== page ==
In seventy brief and snappy chapters set at a Midwestern university called “Moo U.,” MOO offers up a portrait of contemporary academe as a theater for horseplay. At the center of campus is an old, abandoned abattoir called “Old Meats.” Locked away within Old Meats is Earl Butz, a grotesquely bloated white Landrace boar who is “the secret hog at the center of the university,” as if there were some dim, essential link between a research pig bred to swill and swell and a publicly funded university. Following the rhythms of a single, eventful academic year, Smiley employs an aggregate of styles and documents—catalogue copy, news releases, course assignments, interior monologues—to expose her Mooers to ridicule.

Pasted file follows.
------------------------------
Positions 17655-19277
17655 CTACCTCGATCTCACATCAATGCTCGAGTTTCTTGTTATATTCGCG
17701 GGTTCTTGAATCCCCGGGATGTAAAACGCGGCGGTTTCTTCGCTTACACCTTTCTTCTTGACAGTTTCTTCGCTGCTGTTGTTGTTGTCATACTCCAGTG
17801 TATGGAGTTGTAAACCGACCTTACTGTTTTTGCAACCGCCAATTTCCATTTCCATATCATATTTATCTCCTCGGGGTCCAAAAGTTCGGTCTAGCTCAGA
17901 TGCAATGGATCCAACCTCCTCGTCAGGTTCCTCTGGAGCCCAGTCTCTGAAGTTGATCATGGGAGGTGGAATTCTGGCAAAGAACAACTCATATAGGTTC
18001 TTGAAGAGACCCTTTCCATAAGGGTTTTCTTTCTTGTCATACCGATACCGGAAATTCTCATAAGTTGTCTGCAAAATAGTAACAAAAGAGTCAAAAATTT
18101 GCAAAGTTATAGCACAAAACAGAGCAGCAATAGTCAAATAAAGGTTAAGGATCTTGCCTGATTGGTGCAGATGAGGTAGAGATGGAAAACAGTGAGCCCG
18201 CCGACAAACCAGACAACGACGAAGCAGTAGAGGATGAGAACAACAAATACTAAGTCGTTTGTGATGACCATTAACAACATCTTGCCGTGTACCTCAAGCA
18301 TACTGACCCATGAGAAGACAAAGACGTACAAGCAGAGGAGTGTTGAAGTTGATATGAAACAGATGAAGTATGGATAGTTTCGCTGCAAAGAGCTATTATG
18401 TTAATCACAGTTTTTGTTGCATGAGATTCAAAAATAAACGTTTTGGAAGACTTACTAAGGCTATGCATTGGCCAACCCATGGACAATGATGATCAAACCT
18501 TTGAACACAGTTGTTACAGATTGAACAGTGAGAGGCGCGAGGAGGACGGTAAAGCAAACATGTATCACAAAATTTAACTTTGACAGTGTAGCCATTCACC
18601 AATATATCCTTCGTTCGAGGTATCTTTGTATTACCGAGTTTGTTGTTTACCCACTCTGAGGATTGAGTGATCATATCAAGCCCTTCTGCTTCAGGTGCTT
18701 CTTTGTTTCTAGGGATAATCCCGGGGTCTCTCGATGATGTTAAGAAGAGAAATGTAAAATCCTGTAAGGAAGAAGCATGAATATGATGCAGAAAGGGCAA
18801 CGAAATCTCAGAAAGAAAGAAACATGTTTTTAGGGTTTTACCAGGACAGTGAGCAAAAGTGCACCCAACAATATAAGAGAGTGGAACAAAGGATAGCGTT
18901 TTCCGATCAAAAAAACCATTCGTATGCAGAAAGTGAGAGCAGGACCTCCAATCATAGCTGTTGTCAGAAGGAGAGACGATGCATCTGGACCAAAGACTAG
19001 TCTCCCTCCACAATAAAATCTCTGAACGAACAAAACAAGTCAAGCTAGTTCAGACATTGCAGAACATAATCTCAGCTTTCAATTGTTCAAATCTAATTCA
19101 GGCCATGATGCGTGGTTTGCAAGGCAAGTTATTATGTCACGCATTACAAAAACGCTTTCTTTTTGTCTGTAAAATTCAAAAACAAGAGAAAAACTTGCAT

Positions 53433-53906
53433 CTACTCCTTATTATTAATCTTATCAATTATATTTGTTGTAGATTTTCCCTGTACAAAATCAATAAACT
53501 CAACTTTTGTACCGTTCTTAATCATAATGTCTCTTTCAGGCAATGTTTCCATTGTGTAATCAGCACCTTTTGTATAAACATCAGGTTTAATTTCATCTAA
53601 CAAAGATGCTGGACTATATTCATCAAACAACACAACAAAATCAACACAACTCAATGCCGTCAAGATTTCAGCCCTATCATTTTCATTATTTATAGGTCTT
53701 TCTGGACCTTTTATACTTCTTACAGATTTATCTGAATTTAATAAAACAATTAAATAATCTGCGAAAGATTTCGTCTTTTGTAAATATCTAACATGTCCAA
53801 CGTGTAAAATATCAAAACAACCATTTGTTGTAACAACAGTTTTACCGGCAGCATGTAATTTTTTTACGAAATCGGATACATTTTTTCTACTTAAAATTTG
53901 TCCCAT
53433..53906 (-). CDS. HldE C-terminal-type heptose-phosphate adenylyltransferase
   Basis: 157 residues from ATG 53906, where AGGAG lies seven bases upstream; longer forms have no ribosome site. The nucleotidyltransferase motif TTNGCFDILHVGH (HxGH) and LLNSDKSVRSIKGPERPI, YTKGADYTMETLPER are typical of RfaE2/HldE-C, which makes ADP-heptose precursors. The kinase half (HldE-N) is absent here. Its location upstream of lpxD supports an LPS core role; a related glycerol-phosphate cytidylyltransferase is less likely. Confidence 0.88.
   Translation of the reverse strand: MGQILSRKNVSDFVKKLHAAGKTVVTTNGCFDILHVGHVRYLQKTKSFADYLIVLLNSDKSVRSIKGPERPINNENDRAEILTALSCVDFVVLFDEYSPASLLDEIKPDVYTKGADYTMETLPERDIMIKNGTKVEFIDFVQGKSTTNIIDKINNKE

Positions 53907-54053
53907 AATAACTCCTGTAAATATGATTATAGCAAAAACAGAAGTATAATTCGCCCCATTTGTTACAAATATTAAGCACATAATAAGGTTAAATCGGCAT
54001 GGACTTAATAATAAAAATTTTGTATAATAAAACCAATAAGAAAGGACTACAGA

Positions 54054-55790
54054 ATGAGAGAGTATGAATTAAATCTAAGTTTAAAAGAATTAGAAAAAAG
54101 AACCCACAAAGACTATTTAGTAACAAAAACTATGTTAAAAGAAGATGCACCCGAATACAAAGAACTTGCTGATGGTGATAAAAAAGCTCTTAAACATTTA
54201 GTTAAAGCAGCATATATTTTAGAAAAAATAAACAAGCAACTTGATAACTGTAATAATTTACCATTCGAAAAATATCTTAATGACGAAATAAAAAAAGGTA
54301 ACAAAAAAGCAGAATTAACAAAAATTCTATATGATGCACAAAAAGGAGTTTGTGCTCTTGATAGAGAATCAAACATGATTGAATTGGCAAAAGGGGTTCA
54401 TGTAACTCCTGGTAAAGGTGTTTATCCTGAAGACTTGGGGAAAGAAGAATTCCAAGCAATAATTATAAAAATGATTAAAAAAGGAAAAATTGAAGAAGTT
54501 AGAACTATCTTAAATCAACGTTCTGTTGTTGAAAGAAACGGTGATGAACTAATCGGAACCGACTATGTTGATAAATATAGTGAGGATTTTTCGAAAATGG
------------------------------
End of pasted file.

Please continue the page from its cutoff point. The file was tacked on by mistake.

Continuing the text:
MOO offers less depth than breadth, the sense of establishing acquaintance but not intimacy with the wide range of activities and actors at a state university at the end of the twentieth century. Among dozens of students, faculty, and administrators is Professor Lionel Gift, an evangelist of consumerism who colludes with a Texas billionaire in a scheme to extract gold from Costa Rica, though it means destruction of the hemisphere’s final virgin cloud forest. Opposing them is the head of the horticulture department, an unreconstructed 1960’s radical known to all as “Chairman X,” as well as a secretary who knows all the campus secrets and wields more power than anyone else. An eccentric old farmer has a wondrous solution to Moo...

(The entire section is 480 words.)